Farmer Focus : Alistair Mackintosh

MARCH HASN”T been a goodmonth. Angela, my wife, ruptured the ligaments in both knees on a skiing trip with the kids. She will be in plaster for some time, so that”s me chief cook and bottle washer as well as doing the school run for the foreseeable future.

After a bad start, calving is now about half way through. Ewes are looking well and by the time you read this we should have started lambing.

A combination of diet and what appears to have been infection in bedding has resulted in lameness in fattening bulls. However, we are well on top of it now and bulls are making good progress.

The recent dry spell has probably saved a field of winter barley, which was destined to be ploughed out. All early fertiliser has been applied and I don”t want to tempt fate, but a small amount of warm rain wouldn”t go amiss.

The chairman of the National Fallen Stock Company, Michael Seals, came to Carlisle last month. High on the agenda was the cost involved now compared with before the scheme.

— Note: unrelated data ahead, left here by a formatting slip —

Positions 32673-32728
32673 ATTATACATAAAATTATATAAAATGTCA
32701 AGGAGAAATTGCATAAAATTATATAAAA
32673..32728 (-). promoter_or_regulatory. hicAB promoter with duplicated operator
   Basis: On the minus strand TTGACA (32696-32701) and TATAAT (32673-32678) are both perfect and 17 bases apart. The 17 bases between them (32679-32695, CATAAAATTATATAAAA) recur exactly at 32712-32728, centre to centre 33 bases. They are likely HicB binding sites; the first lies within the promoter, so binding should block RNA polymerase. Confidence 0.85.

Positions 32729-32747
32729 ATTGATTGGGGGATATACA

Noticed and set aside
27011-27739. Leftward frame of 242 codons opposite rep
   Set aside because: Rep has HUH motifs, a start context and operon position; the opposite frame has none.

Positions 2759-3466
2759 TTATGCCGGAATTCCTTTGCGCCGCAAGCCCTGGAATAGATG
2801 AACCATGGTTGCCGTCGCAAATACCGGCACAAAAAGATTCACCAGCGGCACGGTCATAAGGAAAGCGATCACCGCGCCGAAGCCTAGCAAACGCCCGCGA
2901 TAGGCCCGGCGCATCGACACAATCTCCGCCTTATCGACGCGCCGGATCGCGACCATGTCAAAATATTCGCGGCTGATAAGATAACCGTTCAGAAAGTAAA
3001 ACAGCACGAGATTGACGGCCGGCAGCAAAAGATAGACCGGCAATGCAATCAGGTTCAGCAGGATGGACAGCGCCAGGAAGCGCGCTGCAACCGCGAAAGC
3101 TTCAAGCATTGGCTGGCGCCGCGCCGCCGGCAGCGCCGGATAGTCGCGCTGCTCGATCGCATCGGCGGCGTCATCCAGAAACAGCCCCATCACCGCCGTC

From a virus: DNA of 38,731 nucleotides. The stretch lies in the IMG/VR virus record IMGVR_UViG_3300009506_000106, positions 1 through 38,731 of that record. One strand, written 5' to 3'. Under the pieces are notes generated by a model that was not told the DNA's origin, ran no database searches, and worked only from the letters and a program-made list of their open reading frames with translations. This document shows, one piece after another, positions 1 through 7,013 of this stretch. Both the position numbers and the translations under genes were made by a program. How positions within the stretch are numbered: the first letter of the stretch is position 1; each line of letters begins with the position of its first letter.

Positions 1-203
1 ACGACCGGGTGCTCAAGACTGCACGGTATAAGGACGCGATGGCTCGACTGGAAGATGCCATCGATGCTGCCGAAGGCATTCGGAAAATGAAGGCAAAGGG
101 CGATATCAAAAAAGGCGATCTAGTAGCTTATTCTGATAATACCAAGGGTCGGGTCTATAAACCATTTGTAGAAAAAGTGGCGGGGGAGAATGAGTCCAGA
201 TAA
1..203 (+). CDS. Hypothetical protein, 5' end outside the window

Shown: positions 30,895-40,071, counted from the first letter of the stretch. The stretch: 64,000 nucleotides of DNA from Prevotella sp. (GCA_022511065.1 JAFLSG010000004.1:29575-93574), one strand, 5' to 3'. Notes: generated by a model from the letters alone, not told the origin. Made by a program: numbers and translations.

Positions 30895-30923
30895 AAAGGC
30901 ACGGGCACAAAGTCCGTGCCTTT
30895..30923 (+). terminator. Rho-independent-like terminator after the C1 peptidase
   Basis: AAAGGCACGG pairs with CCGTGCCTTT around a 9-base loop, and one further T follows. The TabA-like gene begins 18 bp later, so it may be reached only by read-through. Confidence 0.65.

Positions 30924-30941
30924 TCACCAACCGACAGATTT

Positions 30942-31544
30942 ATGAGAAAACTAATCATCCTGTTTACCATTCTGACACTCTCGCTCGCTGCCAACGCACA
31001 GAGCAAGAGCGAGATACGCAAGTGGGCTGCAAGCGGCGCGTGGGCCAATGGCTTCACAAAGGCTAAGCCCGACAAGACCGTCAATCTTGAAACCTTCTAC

One issue centred around the similarity between prices charged by collectors operating the scheme in our area. We were assured NFSCo is in no way involved with pricing arrangements, which each company had set. Market force was seen as the driving force as far as price was concerned.

Once again, I feel we farmers are victims of market forces because we cannot exert any control. Therefore, I suggested NFSCo should have some sort of accountability to its members and should be more proactive with managing the pricing structure so members receive better value for money.

If we don”t see this happening, I have to question the relevance of NFSCo – once the government subsidy runs out and we are left at the mercy of the unsubsidised market forces – if they are unable to represent their members concerns.